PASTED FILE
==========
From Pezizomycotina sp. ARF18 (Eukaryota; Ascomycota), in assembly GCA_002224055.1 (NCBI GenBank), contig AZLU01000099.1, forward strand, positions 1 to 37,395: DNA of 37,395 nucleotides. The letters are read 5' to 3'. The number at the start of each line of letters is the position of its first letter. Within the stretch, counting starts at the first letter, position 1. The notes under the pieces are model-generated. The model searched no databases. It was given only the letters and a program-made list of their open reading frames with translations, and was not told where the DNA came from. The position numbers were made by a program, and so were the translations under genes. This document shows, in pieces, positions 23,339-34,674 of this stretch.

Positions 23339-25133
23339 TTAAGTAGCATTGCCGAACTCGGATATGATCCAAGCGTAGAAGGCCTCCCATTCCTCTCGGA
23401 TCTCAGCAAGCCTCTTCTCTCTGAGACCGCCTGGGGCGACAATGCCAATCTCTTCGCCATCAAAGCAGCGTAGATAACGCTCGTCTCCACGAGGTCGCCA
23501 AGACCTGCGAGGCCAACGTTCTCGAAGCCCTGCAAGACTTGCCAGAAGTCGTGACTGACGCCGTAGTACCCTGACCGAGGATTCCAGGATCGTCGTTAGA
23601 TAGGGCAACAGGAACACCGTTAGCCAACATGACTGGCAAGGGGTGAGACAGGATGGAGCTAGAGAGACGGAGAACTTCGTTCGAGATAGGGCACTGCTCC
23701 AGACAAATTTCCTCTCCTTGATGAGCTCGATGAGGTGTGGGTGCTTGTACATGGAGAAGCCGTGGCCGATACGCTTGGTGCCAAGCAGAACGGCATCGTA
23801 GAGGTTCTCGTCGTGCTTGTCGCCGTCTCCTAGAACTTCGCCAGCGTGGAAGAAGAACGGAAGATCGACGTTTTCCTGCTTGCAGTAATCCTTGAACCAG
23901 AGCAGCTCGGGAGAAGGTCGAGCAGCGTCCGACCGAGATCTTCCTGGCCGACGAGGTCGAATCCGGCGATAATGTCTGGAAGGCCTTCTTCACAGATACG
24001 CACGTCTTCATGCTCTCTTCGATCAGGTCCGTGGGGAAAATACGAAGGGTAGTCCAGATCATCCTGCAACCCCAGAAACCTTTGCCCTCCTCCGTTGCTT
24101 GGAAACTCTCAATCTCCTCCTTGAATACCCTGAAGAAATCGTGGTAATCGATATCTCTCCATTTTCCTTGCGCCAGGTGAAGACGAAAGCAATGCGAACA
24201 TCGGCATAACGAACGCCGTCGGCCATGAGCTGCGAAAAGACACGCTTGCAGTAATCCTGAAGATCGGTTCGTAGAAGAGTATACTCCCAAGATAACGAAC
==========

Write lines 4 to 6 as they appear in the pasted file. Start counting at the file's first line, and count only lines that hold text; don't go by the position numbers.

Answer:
23401 TCTCAGCAAGCCTCTTCTCTCTGAGACCGCCTGGGGCGACAATGCCAATCTCTTCGCCATCAAAGCAGCGTAGATAACGCTCGTCTCCACGAGGTCGCCA
23501 AGACCTGCGAGGCCAACGTTCTCGAAGCCCTGCAAGACTTGCCAGAAGTCGTGACTGACGCCGTAGTACCCTGACCGAGGATTCCAGGATCGTCGTTAGA
23601 TAGGGCAACAGGAACACCGTTAGCCAACATGACTGGCAAGGGGTGAGACAGGATGGAGCTAGAGAGACGGAGAACTTCGTTCGAGATAGGGCACTGCTCC